A new book grapples thoughtfully with Reagan's legacy but misunderstands a central point about his stance on nuclear weapons.
I was a bit taken aback recently when I realized just how pervasive the organic metaphors have been and how easily they have come to mind when writing against the idea of a Living Constitution. Am I more of a Living Constitutionalist than I realized?
In a post last week, for example, I described the Living Constitution as “a different beast” than the ratified Constitution. I depicted the Living Constitution as “partially parasitic on the ratified Constitution.” And I characterized the customary-law concept of the Living Constitution as a “corrupted master concept [that] has colonized substantial segments of constitutional law in the United States.”
As Justice Scalia liked to say, the Constitution he believed in was dead, dead, dead. But while organic metaphors have contributed to much fuzzy thinking about the Constitution, reflection on such metaphors also points to the truth that our Constitution is a constitution for the living, and not only for the now-dead generations that wrote and ratified it.
The Constitution is the fundamental law that it is because of its continuing acceptance as such by those living within our constitutional culture. Working out the jurisprudential details of this acceptance can be complicated, and I do not mean to suggest that one can assess the relevant social facts in a purely descriptive, non-evaluative way, for reasons Jeff Pojanowski and I explain in Enduring Originalism. But natural lawyers and legal positivists alike acknowledge that the legal status of the ratified Constitution as our fundamental law requires ongoing acceptance by the living.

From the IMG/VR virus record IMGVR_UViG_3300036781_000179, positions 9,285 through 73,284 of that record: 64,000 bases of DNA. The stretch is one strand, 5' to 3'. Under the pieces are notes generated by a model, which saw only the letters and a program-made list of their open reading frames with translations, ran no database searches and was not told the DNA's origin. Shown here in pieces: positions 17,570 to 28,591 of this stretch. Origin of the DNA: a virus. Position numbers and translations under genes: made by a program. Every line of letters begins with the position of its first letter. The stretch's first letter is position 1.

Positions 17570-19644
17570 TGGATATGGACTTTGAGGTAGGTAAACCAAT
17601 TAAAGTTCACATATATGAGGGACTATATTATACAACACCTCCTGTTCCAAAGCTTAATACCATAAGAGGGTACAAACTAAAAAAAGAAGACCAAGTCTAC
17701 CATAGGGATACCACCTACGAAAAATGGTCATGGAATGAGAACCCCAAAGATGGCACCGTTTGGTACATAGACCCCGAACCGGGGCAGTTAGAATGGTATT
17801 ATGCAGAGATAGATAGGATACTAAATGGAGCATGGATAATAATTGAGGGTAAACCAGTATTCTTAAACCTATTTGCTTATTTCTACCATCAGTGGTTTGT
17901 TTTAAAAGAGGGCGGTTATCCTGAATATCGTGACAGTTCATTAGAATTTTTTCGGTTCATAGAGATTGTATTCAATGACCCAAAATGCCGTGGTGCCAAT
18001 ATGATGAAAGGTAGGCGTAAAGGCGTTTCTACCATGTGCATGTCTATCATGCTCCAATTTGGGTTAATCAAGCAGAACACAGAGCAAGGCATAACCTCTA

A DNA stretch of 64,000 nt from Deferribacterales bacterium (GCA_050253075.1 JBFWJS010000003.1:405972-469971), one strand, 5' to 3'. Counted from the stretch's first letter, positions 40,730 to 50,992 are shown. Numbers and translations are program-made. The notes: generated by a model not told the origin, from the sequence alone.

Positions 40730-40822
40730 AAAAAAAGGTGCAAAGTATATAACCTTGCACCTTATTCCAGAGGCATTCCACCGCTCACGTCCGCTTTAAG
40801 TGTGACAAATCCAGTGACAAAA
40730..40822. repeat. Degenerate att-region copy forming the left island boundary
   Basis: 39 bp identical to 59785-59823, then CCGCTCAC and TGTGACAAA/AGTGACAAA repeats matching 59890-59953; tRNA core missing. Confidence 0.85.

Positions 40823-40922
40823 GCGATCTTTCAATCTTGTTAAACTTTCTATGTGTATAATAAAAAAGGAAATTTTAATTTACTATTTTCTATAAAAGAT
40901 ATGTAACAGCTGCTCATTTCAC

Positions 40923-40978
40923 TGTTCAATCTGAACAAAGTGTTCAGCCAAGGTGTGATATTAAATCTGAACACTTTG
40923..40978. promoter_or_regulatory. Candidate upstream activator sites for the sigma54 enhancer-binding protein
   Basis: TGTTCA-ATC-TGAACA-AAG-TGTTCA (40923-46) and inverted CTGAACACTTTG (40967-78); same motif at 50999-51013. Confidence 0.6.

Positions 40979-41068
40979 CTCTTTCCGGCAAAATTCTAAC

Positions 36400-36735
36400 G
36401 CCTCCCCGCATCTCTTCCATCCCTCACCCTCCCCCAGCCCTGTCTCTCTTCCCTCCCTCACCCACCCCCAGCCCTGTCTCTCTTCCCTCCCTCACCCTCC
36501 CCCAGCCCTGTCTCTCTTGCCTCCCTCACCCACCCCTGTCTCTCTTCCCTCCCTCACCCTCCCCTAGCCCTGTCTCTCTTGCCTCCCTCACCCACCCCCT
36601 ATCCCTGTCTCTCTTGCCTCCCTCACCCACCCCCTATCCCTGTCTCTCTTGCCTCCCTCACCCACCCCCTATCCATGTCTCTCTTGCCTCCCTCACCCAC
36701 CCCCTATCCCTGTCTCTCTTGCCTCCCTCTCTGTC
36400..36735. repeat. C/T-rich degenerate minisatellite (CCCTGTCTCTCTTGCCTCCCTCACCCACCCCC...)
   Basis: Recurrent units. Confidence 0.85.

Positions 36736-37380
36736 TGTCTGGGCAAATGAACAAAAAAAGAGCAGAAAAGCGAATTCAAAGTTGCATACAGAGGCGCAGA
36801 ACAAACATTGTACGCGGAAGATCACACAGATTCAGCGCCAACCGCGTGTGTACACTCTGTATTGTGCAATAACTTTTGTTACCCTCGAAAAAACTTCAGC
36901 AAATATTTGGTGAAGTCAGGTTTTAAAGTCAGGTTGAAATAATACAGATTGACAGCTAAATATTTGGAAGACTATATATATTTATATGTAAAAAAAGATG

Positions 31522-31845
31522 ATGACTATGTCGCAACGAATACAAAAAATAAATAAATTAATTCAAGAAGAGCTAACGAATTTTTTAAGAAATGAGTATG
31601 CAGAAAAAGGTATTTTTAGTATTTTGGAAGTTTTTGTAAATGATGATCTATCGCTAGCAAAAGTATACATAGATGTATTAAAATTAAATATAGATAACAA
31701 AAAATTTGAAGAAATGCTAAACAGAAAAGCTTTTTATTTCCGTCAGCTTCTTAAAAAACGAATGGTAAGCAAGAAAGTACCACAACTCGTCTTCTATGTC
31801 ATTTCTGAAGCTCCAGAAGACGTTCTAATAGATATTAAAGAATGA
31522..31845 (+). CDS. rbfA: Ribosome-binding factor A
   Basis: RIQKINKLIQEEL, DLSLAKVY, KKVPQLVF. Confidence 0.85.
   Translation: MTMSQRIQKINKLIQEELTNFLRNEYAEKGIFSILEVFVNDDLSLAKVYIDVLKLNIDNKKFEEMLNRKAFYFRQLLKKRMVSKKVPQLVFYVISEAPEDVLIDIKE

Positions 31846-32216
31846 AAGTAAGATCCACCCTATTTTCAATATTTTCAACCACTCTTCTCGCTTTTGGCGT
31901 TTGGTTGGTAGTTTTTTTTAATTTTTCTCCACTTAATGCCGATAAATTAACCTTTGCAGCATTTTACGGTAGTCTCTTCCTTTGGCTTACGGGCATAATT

Even though we do not have a Living Constitution, then, the history of our constitutional law can accurately be conceived as a history—as Michael Stokes Paulsen and Luke Paulsen have put it—of living the Constitution. This kind of talk need not be thought to treat the ratified Constitution as anything other than the human artifact that it is. “Living the Constitution” can be analogized to things we do with other legal instruments without changing them, like performing (or breaching) contracts or complying with corporate by-laws, for example.
Images of an organic nature may be useful for identifying legal developments such as systemic maturation over time, as Alexander Hamilton referred to in Federalist No. 82. Note how the organic concept of maturation through the passage of time in the opening of that essay contrasts with the architectural concept—more fitting for an exercise of legislative will—of the erection of a new government:
The erection of a new government, whatever care or wisdom may distinguish the work, cannot fail to originate questions of intricacy and nicety; and these may, in a particular manner, be expected to flow from the establishment of a constitution founded upon the total or partial incorporation of a number of distinct sovereignties. ‘Tis time only that can mature and perfect so compound a system, can liquidate the meaning of all the parts, and can adjust them to each other in a harmonious and consistent WHOLE.
Organic-metaphor talk of “constitutional culture” and “corruption” and strategies for “the healing of what ails our constitutional law” may also be useful in thinking more holistically about a discrete topic like stare decisis in constitutional cases. For analytic purposes, it often makes good sense to think about how to deal with suspect precedents using concepts like reliance and changed law or facts, to name considerations that current doctrine makes legally relevant. But organic imagery can also be useful. What decision now will improve the health of our constitutional culture? Is the most aggressive form of treatment for a particular sickness too much for the body politic to handle safely?
Questions like these invite fairly mushy inquiries. But it is important not to overstate the precision that even more analytic-appearing inquiries elicit. With the right concept of constitutional health in place, the guidance that can be generated by thinking in these terms need be no more indeterminate than that suggested by non-organic analogues like “the gravitational force of originalism.” And the organic imagery can help capture the way in which the kinds of judgments to be made are sometimes less like those of the physicist or astronomer and more like those of the skilled physician.